Grilling a delicious piece of meat takes a lot of knowledge and preparation. You can say that it’s a sort of an art form where everyone uses their own methods to achieve the end result. Although the way you make your barbecue mostly depends on your own cooking style, this foolproof advice will help you step up the taste of your meat.
What Kind of Fuel Should You Use?
Before you start grilling and get to the fun step of trying out the various delicious meat rubs, let’s talk about the type of barbecue fuel you need. As I’m sure you already know, today’s modern grills are more versatile than ever. They come in a variety of styles, sizes and fuel options. These include propane, natural gas, charcoal, electricity and pellets.
A good barbecue represents an alchemy of wood, smoke and meat. This means that the type of fuel you use dramatically affects the flavour. The best bet is to use lumpwood charcoal. Make sure it’s made from high quality hardwood and doesn’t contain harsh chemicals that can harm the food. Add hardwood chunks depending on which flavour you’re looking for. The most popular options are oak, apple and cherry, which you can find in any well-equipped garden centre.
Many households prefer using charcoal as barbecue fuel because of the distinct flavour it imparts to the food. However, you should avoid charcoal that has the scent of petrol. Manufacturers often use accelerator fluid to produce this type of fuel, which can ruin your food. Another thing to steer clear of are compressed briquettes – they contain glue and often burn too hot.
The next step is lighting up the grill to start cooking. The correct way to prepare your grill is to light it up early and let the flames die down before you start. You need to let the charcoal burn down and become coated with white ash before placing the meat. The grill shouldn’t be too hot – you should be able to comfortably stand close to it while grilling. Another tip – don’t apply any oil on it. If your grill is at the right temperature, your meat won’t stick to it. Using too much oil while you’re cooking will only increase the risk of a fire.
The way you prepare your meat before grilling will have a large impact on its flavour. First what you need to do is take it out of the freezer and let it rest until it reaches room temperature. Chefs call this process tempering. Make sure that the meat is at least 4cm thick. This is the ideal thickness to get a good char on the outside and a tender, juicy inside. Another tip for getting a good char is to pat it well with a kitchen towel before cooking. The problem with wet meat is that it doesn’t form a decent crust and picks up nasty boiled-meat flavours.
After this part, it’s time to cover your meat with one of the premium meat rubs. The right rub makes a piece of good meat taste great, and a great one taste exceptional. Depending on your preference, you can go for spicy, sweet or one of the quirky flavours you never expected would work for a barbecue.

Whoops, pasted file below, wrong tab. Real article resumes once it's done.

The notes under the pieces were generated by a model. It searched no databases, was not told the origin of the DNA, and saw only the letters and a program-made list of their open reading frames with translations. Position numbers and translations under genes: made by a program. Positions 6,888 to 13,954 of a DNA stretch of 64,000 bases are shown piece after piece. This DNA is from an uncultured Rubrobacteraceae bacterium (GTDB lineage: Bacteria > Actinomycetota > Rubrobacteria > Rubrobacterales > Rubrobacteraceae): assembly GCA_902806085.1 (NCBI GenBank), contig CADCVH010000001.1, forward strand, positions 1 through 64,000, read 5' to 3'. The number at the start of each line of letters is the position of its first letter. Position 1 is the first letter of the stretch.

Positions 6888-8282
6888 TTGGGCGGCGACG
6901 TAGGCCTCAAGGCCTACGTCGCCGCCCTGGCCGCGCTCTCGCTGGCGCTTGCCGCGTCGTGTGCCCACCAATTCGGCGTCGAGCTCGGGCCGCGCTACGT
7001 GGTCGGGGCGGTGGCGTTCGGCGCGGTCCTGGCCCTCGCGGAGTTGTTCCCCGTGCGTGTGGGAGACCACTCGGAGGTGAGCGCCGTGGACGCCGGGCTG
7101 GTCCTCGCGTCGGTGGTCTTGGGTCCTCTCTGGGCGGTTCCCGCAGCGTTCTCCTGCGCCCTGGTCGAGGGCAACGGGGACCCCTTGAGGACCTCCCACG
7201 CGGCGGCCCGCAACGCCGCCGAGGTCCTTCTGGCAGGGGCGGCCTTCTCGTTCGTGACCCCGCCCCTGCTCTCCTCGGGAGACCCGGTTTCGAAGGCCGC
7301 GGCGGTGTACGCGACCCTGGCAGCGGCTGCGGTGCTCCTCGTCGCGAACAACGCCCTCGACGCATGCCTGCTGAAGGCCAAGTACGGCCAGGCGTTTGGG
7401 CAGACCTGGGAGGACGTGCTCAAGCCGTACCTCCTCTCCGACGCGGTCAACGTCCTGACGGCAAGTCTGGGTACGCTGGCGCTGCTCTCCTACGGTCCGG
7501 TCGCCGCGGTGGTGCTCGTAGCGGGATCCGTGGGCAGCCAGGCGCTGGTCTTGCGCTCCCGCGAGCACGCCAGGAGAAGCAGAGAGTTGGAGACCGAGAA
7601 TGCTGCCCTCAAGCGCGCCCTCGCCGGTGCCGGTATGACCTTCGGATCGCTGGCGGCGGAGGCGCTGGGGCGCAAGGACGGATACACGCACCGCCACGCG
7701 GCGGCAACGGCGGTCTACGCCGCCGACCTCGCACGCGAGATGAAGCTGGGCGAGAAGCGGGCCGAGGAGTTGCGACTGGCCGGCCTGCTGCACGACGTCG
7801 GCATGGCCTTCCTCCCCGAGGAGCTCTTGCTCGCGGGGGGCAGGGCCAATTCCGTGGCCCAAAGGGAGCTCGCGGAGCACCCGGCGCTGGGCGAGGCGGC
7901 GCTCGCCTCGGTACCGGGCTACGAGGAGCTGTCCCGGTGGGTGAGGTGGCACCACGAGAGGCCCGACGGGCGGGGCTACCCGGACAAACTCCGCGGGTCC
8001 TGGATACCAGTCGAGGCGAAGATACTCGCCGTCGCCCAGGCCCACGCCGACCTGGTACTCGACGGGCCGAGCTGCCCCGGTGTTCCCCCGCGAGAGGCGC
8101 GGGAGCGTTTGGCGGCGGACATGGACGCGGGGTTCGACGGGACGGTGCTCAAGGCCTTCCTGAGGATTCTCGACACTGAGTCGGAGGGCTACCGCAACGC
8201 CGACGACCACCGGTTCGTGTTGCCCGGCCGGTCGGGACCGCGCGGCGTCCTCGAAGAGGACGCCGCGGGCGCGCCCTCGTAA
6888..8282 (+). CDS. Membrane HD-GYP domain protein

When you’re looking for barbecue rubs, there are a few things you need to consider:
Dry vs wet rub – Dry rubs are much more popular than wet rubs; however, grilling enthusiasts favour them both equally. Dry rubs are in fact, mixes of carefully selected spices and dried herbs that you rub onto your meat before cooking. They mix with its juices and enhance the overall flavour. On the other hand, wet rubs resemble a paste. You can also create it out of a dry rub, by mixing it with mustard, apple cider or apple cider vinegar.
Taste – Modern meat rubs are much more complex than simple mixes of salt and oregano. They’re available in a variety of flavours, ranging from sesame, lime, chilli and oregano to honey and chilli-honey blends. If you’re feeling experimental, you can go for one of the particular flavours like espresso or Jack Daniels.
Sugar content – If you’re planning to use a sweet rub, make sure your grill doesn’t exceed the 190⁰C mark. This temperature is where sugar starts to burn, which results in a bitter taste.
How to Apply a Barbecue Rub?
Apart from choosing the right bbq rub seasoning for your meat, you also need to know how to apply it properly. The rub needs to stick to the meat while it’s cooking to give it maximum flavour. However, depending on the type of meat, there are different approaches for this:
For steaks, it’s best to marinate the meat first. After this, apply the rub directly onto it without patting it dry. The liquid marinade helps the rub stick to the meat and enhances the flavour.
For pork, you should apply the rub in several layers. Add the first layer before you start cooking, and when the meat is halfway through – add another one.
For fish and shrimp, start by sprinkling the rub on before cooking. After this, apply a layer of oil with a brush and dip it into the rub again, while coating it evenly.